There is an increasing number of academic work produced on the salient term ‘resilience’ that seems to be replacing the term ‘sustainability’. The complexity of the term’s further conceptualisation goes along with that of its actual realisation. It is essential that tools, which are being developed for the quick and efficient responsiveness of cities towards for example crises, disasters and terrorism, come under scrutiny.
Therefore, the paper will focus on the following: Firstly, in the legal and social context, resilience needs to be considered as part of policies that will consider justice and fairness in the decision-making processes and the equal distribution of benefits and problems. Secondly, translating theory into practice, resilience needs to be discussed and translated into policies, considering the huge underlying socio-economic disparities and the landscape of uneven development in the big cities. Reproducing unevenness while carrying out projects of urban resilience, jeopardises the future of cities’ smooth development and functionability. Looking at the other side of the coin, only when strategies towards resilient cities include the less privileged groups, would make more sense because in times of crisis (floods etc) those are most affected. Thirdly, it is of utmost importance while actualising resilience to bring together scholars and practitioners from diverse disciplines, as only then an action plan will be an all-encompassing set of expectations.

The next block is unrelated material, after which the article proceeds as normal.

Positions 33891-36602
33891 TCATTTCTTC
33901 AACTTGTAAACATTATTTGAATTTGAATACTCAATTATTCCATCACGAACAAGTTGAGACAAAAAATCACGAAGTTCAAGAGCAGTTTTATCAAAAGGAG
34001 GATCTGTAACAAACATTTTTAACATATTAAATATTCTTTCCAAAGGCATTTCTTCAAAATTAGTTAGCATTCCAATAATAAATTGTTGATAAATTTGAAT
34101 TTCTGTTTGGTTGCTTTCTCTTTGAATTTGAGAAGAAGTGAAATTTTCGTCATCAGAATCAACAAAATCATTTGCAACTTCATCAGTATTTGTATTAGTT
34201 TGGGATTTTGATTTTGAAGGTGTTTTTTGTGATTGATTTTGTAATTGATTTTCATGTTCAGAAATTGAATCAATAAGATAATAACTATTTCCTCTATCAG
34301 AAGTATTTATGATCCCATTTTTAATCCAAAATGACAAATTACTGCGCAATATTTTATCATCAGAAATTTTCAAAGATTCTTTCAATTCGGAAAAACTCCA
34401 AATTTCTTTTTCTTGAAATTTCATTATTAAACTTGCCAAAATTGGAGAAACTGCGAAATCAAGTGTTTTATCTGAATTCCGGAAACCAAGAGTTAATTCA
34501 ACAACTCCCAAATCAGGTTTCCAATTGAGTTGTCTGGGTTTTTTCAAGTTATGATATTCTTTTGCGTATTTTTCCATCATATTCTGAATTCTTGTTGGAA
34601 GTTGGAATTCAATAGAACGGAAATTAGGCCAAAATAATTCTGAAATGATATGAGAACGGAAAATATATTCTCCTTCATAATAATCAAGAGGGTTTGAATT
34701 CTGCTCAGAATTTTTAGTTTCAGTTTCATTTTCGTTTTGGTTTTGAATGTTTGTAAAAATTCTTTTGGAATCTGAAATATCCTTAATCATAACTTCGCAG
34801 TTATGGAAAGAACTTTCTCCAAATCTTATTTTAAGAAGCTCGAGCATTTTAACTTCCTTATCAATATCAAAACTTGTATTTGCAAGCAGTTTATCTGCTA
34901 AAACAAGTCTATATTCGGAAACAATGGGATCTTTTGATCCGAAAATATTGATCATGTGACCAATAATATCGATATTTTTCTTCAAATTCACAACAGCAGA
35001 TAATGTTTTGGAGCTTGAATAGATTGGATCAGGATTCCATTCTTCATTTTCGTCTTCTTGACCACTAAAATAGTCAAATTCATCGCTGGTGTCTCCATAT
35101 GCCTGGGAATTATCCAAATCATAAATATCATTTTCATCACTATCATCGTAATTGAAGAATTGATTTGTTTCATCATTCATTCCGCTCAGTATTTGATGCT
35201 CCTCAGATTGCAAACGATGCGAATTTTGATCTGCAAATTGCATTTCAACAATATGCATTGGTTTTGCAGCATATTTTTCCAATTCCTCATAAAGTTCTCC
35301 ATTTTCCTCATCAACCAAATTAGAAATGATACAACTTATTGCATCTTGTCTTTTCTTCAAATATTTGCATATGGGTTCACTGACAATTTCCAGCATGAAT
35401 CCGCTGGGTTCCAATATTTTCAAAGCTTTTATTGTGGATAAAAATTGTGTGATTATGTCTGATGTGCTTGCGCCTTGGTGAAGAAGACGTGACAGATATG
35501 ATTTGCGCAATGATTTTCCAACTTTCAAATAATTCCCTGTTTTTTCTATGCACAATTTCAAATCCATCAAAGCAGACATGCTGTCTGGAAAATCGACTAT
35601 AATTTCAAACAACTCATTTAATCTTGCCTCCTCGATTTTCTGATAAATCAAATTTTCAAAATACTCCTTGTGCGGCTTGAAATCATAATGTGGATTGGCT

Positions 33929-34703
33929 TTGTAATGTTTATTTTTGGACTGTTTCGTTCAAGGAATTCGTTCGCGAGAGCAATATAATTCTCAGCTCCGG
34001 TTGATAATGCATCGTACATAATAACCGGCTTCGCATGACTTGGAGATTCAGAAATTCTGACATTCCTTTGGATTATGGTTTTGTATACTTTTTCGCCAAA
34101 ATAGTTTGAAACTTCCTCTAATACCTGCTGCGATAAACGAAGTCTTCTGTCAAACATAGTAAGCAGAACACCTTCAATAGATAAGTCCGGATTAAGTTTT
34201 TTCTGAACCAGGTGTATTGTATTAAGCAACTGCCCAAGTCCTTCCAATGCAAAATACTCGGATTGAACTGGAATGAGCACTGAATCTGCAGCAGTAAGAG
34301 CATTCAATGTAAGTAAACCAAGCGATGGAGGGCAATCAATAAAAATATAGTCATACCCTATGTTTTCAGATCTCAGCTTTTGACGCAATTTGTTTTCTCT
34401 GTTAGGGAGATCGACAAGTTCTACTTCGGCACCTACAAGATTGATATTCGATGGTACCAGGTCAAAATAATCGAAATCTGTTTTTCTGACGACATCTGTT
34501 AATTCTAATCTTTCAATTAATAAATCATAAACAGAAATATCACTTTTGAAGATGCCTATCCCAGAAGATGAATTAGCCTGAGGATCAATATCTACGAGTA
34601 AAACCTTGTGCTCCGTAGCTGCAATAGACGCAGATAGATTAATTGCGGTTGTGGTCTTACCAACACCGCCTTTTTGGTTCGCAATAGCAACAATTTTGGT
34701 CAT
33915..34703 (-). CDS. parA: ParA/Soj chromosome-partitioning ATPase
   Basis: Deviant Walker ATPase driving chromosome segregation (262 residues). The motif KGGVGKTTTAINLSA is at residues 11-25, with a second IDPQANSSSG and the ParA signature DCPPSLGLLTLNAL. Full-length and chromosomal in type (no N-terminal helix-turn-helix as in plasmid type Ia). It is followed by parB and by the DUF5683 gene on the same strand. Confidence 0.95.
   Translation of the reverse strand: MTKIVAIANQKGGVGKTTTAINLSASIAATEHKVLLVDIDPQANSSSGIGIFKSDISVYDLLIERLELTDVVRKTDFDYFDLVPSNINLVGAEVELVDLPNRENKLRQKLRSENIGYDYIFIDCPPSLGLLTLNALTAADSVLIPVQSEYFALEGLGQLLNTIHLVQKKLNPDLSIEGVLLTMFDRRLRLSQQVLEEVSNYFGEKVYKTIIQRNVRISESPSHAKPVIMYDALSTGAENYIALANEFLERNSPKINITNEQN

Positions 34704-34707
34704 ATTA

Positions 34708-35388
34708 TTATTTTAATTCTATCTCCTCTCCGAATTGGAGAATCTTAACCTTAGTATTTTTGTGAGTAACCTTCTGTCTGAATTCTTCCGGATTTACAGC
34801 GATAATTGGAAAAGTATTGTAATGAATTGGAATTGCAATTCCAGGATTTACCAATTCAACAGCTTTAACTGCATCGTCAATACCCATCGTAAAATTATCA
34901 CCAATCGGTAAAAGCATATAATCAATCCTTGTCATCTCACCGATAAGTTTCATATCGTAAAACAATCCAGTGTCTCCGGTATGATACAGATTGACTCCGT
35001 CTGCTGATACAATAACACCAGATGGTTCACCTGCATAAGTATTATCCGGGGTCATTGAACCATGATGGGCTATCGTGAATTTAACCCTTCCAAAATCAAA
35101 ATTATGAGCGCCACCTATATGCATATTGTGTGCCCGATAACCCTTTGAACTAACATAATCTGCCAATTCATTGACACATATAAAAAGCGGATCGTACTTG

The paper aspires to contribute to the literature on addressing legal and socio-political matters and to normatively analyse resilience to help build bridges to policy practices. In doing so, it responds to a current challenge scholars face in developing a theoretical framework covering a variety of dimensions. It looks into the subject in a multi-disciplinary way – addressing legal, socio-political and engineering aspects – also reflecting the profile of the research team.